In the Red Sea there are lots of rules about diving at night, so Szczebak said he couldn’t go out on the reefs at night. However, he was able to collect specimens during the day and bring them back to a lab where he simulated nocturnal conditions.

Szczebak continued his research for a year and a half at Auburn after the trip to Jordan. He graduated in 2011 and now works for a company that designs and installs aquariums.

“He spent long nights filming these fishes and measuring oxygen is not easy,” said Chadwick. “I would say he’s an unusual student, not every student could do this.”

Szczebak measured their respiration rates when they were together and when apart through a process called flow-through respirometry.

In this process, the animal is put in a closed container and water is passed through. Szczebak measured oxygen levels before and after the animal entered the container, and measured the difference between the two measurements to see how much oxygen was consumed in the chamber. He saw how the net respiration changed when they were together versus when they were apart.

“While the study found that the fishes behavior at night seems to modulate the water flow through their anemones, right now its unclear if that’s the actual intended behavior of all that nocturnal activity,” said Szczebak. “They could be doing it for another purpose and this water motion might just be a secondary benefit.”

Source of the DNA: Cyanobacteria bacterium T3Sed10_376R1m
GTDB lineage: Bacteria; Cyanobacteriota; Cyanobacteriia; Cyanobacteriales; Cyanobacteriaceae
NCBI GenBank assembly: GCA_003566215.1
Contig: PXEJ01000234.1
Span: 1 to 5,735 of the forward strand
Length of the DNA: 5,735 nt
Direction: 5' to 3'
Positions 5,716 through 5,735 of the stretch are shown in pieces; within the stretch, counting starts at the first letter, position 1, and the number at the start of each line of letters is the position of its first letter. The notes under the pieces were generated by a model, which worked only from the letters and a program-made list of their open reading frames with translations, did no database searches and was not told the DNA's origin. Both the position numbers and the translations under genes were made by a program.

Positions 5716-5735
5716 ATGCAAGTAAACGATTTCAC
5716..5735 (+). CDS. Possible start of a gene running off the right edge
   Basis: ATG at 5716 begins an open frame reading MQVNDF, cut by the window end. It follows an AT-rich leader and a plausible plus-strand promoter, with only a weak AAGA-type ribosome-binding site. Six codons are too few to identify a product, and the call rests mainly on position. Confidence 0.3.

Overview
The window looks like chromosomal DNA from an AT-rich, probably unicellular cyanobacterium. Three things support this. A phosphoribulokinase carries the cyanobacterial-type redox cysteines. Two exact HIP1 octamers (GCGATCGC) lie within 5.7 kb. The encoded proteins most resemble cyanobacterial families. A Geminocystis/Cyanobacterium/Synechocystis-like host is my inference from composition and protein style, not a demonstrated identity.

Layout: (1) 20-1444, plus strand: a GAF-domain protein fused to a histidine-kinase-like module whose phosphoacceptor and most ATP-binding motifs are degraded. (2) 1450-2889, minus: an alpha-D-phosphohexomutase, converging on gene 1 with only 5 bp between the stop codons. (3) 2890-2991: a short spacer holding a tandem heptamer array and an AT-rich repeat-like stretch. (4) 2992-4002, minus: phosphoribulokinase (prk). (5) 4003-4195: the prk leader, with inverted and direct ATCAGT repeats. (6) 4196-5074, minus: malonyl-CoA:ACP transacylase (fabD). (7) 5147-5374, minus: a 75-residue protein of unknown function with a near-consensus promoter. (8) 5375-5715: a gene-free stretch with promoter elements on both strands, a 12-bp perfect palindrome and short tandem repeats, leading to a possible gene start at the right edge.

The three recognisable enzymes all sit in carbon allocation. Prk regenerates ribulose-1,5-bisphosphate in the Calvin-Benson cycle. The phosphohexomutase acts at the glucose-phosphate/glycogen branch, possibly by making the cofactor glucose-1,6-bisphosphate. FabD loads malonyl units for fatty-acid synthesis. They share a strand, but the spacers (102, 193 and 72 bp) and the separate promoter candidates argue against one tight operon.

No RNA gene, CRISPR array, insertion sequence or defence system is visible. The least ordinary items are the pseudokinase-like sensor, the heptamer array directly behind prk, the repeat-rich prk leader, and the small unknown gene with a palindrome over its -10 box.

It was a symbiosis that was at first thought to be purely a protection symbiosis in which the clownfish protected the anemone and the anemone protected the fish.

In recent years researchers have found that there are more layers to the symbiosis than previously thought.

For example, Szczebak and Chadwick both mentioned that the waste that clownfish excrete actually fertilizes the algae inside the anemone and serves as an energy source for photosynthesis. The anemones that host clownfish have higher sustainability, higher growth rates and they achieve large sizes. They are all together healthier because they are fertilized by their fish, Szczebak said.

The research so far shows just how intimately connected the anemonefish and its host is and how interdependent and fragile coral reef ecosystems are, Szczebak said.

Parsons said that an interesting future study could concentrate on whether the clownfish senses when the oxygen level is dropping of the anemone, and whether that affects when the fish moves.